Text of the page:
June 15, 2010

The Poker Blueprint review

Before I start, I should say, I don’t know anything much about the either of the authors of The Poker BluePrint. Aaron Davies asked me to review the book through this blog. I have never studied the popular, but pricey e-books such as “Let There Be Range” and “Exploiting Regulars” which this book sort of relates to, in that Tri Nguyen was involved in those .

Initially, I struggled to figure out whether “The Poker Blueprint” was for an online beginner, an intermediate player still down at the 10nl to25nl stakes, or aiming at the 100nl grinder trying to make a go of 200nl to 400nl . I think it is aimed at the 100 to 200nl area, but really, I couldn’t be sure. It’s important because we play differently at different stakes. For example, I would never 3 bet bluff below a certain level, and I would change my isolating raises too, depending on stakes.

The authors introduce us to the concept of aspiration of the Learner as opposed to the Grinder. I would have liked to see some more explanation of this, (through card examples eg a “learners” approach to AK versus the auto all-in grinder), as it’s an important point for players, giving an experimentation aspect which is essential to progress, and which few are able/prepared to do.

We then go on to moving up stakes. Aaron and Tri talk about taking shots at 30buyins, taking shots to learn from better players, moving down when losing 3 buyins and Risk v Reward. Whilst I don’t think there is a science to taking shots, I do believe that luck plays a big part in how we end up a “reg” at a certain stake. However, what isn’t discussed, and therefore which renders the argument a little hollow, is that of variance versus volume. It’s frankly the most important topic for shot taking, as it has a significant effect on both bankroll and psychology.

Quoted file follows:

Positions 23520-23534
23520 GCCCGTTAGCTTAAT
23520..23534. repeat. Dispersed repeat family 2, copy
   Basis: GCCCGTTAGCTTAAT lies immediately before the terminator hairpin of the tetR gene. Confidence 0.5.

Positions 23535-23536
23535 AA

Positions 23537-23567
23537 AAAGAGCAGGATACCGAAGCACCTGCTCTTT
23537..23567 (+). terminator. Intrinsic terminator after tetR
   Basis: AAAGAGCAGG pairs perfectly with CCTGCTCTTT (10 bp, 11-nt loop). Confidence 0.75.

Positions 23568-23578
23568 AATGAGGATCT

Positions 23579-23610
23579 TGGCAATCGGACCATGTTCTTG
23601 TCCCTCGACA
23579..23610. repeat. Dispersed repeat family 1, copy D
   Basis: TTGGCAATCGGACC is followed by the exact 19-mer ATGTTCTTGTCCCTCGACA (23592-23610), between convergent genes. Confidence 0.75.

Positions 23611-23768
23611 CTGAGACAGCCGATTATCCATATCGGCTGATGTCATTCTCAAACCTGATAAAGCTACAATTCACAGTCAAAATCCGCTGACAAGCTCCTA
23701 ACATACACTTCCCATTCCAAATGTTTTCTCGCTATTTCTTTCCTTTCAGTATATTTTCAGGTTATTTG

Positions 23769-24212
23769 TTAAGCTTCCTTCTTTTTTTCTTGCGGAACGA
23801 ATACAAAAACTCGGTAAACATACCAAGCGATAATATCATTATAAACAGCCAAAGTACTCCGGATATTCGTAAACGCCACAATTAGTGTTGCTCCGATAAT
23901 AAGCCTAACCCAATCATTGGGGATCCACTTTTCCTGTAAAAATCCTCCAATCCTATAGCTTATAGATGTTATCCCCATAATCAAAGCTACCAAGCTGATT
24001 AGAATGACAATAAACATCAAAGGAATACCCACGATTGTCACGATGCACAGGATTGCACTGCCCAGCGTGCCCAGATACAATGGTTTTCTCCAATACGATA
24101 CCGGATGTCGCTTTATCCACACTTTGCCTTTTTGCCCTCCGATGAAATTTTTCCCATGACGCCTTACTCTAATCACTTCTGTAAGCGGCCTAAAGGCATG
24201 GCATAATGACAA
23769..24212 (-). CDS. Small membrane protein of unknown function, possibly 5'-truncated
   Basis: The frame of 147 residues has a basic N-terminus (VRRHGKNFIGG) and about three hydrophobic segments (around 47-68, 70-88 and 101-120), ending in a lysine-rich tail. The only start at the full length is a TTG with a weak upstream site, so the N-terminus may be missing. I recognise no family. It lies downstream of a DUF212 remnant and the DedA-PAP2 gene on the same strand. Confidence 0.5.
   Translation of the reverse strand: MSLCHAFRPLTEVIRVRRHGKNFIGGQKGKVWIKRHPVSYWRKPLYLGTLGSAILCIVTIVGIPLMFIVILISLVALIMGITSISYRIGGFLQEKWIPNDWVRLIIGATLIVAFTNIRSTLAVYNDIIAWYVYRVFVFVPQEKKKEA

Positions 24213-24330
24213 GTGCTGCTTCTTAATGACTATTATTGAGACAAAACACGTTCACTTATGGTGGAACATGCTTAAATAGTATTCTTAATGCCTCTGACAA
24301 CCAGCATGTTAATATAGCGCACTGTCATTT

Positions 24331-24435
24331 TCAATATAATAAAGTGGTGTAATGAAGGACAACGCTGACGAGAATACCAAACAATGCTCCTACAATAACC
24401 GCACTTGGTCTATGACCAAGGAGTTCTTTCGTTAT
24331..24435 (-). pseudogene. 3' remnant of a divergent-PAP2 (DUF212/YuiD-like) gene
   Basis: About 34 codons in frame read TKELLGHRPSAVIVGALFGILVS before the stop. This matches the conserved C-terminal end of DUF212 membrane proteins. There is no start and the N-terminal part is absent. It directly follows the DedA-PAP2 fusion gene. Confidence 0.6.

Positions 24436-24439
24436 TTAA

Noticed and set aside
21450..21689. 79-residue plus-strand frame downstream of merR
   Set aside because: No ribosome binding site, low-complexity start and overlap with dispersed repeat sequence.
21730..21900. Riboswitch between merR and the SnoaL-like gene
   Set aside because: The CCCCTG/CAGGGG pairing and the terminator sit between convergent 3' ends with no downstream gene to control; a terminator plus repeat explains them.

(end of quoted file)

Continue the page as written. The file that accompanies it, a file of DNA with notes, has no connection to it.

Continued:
We are then onto Maths and Hand Ranges – with a simplified introduction, probability and odds including the concept of implied odds, I don’t get the point of wasting words on this, given every poker book on the planet goes over it, Harrington style. More should have been spent on hand range analysis, as that is where micro players struggle.

Fold Equity is a concept rarely discussed in books, and it’s a big shame this is not elaborated further, as its one of the most important things in 3 and 4 bet pots, but more importantly, in post flop 6max games in particular. Odds charts are shown, and again, I personally never quite get that in a book that is looking beyond a beginners audience, we all know it already.

Expected value is discussed, and ranges become all important here. Revising ranges based on betting patterns on later streets is not discussed.

A reasonable preflop 3 betting strategy is discussed along with a positional adjustment, and balancing our big hands, with our speculative ones. The preflop opening range is better, as the writer uses poker stove to illustrate ranges and percentages, which is a more advanced and original format for exampling preflop strategy, as we get some logic behind the suggested play.

Postflop strategy is where I feel this text does show some excellent strategy for an aspiring player, where the cbet, paired flops, and checking behind are all usefully illustrated.

No tilt discussion, which again is critical for plays moving from 10nl recreation and upwards. It must be discussed, surely??? This, and the aforementioned variance, are the 2 most important factors in becoming successful at online play in my view, more important in fact than poker skills themselves, which can be learned and honed at one’s own pace. But not with tilt issues, or negative variance, which ultimately translate into the bad beat jackpot mentality which can destroy an otherwise promising player.

Would I recommend it? Well the fact is, there simply isn’t anything much else out there at the moment in a consolidated volume for the aspiring microstakes online player. Ed Millars E-book is the obvious comparison, but it’s coming from a different perspective (primarily from a live low stakes player), and a slightly different era. It’s $37.00 as far as I know , easy to read and interesting.

3 comments:

  1. Excellent review, with just one comment. I don't know how anyone can successfully address the issue of tilt. Though everyone likes to point out intellectual reasons for battling and coping with tilt, I think these are largely unsuccessful and quite likely a waste of time. I think that dealing with tilt is pretty much non-teachable and is an undertaking that can only be accomplished alone.

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